The church has spent centuries grappling with homosexuality, but Mr. Rudd said he spent months grappling with the issue and ultimately decided homosexuality is not unnatural and that same-sex couples deserves recognition of their relationships. His next sentence is very important, ‘I do not believe people when they are born choose their sexuality. They are gay if they are born gay. You don’t decide at some later stage in life to be one thing or the other. It is how people are built. Therefore, the idea that this is somehow an abnormal condition is wrong. I don’t get that. I think it is a completely ill-founded view’. Well, this is an argument that intelligent Christians are going to meet over and over again, sometimes in a more intelligent form than that offered by the Australian Prime Minister. Though we need to note something very significant, when Mr. Rudd uses the word ‘natural’ he’s using it as if it makes perfect sense of this side of the fall. In-other words, things as they are now are simply as they are supposed to be. He would say that about any number of other conditions. That in a fallen world are also horrifyingly natural. But when it comes to this ‘natural’ is all the moral argument he thinks he needs. But Christians for the understanding of nature don’t go to fallen nature in order to learn our lessons, but rather to nature as it was created and intended to show God’s glory without the corrupting effects of the fall.”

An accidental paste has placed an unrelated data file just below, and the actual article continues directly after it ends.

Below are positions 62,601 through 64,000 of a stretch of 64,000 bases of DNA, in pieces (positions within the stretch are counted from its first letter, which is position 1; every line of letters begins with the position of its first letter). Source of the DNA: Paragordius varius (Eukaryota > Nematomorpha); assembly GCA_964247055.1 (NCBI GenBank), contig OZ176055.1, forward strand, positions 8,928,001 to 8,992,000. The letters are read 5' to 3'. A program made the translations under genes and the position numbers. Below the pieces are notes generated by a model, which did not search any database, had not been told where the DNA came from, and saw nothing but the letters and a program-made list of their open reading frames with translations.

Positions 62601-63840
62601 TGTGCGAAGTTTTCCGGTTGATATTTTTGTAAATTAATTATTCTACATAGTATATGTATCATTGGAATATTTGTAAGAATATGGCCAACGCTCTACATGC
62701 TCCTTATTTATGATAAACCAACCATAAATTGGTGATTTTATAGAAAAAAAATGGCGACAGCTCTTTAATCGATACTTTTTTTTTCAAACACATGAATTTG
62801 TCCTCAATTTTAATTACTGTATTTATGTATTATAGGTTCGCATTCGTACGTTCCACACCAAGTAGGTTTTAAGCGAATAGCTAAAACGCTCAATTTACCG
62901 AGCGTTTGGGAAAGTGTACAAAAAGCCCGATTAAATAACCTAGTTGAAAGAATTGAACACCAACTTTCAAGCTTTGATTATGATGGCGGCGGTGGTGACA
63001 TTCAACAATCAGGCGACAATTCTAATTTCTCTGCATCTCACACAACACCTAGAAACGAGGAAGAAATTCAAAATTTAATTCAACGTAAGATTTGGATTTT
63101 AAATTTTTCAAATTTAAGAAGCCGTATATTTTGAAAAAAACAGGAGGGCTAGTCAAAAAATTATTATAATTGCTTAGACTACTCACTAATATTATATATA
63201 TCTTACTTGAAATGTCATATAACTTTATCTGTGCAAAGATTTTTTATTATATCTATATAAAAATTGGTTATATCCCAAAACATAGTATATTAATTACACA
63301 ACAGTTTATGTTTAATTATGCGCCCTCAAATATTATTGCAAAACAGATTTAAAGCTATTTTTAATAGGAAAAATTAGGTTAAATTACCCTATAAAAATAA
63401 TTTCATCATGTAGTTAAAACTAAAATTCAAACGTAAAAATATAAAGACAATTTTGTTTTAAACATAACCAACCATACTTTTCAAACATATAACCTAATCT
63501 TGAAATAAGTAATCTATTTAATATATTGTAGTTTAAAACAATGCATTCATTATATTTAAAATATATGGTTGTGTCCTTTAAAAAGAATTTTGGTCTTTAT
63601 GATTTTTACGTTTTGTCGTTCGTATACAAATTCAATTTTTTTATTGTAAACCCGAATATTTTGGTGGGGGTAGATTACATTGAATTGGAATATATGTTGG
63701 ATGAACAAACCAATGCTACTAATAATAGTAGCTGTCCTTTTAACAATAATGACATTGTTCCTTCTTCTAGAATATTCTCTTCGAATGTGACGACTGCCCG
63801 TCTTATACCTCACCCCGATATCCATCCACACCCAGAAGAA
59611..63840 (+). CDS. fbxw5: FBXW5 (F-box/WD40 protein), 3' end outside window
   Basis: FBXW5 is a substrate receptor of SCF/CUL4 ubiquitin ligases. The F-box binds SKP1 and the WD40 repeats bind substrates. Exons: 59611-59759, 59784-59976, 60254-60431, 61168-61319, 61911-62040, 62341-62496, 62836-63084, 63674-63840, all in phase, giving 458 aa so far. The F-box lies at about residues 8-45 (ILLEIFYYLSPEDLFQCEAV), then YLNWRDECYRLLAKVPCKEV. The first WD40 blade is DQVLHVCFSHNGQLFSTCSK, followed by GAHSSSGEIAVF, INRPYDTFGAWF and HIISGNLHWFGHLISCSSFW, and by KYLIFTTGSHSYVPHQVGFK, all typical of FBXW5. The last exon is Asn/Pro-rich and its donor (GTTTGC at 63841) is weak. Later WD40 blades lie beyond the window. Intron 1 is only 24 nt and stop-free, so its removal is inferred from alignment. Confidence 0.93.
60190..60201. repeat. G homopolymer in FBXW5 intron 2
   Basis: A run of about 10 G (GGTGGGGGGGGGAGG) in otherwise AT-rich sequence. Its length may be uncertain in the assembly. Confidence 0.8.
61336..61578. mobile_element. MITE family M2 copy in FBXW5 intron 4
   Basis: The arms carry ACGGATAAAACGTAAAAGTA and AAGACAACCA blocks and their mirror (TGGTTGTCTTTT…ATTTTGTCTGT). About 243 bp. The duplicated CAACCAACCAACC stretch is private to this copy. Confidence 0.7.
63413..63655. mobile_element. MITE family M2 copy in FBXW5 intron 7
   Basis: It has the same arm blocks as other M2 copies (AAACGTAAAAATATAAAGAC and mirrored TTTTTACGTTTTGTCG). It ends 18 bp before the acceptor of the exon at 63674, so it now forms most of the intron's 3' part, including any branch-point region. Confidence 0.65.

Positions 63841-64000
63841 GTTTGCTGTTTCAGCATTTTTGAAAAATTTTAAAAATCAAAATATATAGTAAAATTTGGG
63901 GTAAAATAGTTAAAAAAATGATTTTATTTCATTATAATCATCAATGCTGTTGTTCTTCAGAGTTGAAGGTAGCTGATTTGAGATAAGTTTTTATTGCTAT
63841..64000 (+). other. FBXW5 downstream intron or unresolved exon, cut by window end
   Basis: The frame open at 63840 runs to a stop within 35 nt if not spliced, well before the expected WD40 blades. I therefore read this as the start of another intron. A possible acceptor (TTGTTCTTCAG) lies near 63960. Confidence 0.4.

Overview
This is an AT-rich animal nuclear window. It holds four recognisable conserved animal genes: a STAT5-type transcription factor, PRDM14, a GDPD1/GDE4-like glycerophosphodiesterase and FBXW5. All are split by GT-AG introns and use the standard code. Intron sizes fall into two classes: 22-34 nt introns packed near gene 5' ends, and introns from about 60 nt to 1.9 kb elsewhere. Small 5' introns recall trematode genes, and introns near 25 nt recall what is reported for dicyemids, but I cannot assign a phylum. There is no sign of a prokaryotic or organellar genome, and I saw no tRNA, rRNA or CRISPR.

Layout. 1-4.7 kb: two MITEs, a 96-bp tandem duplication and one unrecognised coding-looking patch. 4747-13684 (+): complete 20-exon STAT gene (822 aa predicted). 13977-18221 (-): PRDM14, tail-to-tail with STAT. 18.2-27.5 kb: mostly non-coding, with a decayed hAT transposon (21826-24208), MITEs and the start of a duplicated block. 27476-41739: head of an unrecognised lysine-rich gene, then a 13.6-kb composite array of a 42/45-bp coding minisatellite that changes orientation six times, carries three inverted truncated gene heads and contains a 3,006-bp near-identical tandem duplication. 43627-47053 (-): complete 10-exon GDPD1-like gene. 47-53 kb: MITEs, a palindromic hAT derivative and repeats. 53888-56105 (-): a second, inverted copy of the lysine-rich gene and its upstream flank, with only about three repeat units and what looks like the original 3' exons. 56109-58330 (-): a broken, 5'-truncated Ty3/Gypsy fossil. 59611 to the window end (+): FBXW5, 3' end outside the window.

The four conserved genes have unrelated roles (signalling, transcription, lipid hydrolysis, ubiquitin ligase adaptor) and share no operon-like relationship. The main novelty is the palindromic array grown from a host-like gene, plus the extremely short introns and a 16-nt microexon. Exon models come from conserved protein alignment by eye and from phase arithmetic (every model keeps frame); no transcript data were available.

If you would like to listen to the full episode of the edition of the briefing, click here.

One Comment

  1. Don

    Here’s another analysis of the Kevin Rudd answer to the Queensland Pastor.

    by: Adam Ch’ng
    From: The Australian
    September 05, 2013 12:00AM PM clashes with pastor over ga…

    “Prime Minister Kevin Rudd has clashed with a Brisbane pastor over gay marriage.

    IF there is actually such a thing as the “Christian vote”, on Monday night Kevin Rudd lost it.

    For many, the Prime Minister’s spirited defence of same-sex marriage on ABC1’s Q&A program was a watershed moment.

    Kerryn Phelps hailed it as a “historical moment in Australian politics” and penned a 475-word article of thanks to Rudd.

    For Phelps and so many other LGBTIQ (lesbian/gay/bisexual/transgender/intersexed/questioning) voters, this was the “sweetest victory of all”.

    Yet for so many Christian voters, this was the moment that the sheep’s clothing came off the wolf’s back.
    At 7.30pm that Monday, more than 35,000 Christians gathered across 339 churches in every state and territory of Australia to watch Rudd and Tony Abbott address the Christian constituency.

    Not yet knowing what was to come, many of us sympathised with Rudd’s apparently genuine admission that: “Many in the Christian churches may be disappointed with some of the decisions that I have taken as Prime Minister or as a person. I have also undertaken those decisions in good and prayerful conscience, even though people in equal prayerful conscience may disagree with some of those conclusions.

    If the night had ended there, many of us would have been disappointed but at least sympathetic towards Rudd’s clumsy attempt to navigate through a complex moral minefield. What came next, no one could have foreseen.

    Not more than three hours later, Rudd publicly crucified a mainstream Christian pastor for questioning the PM’s backflip on marriage policy.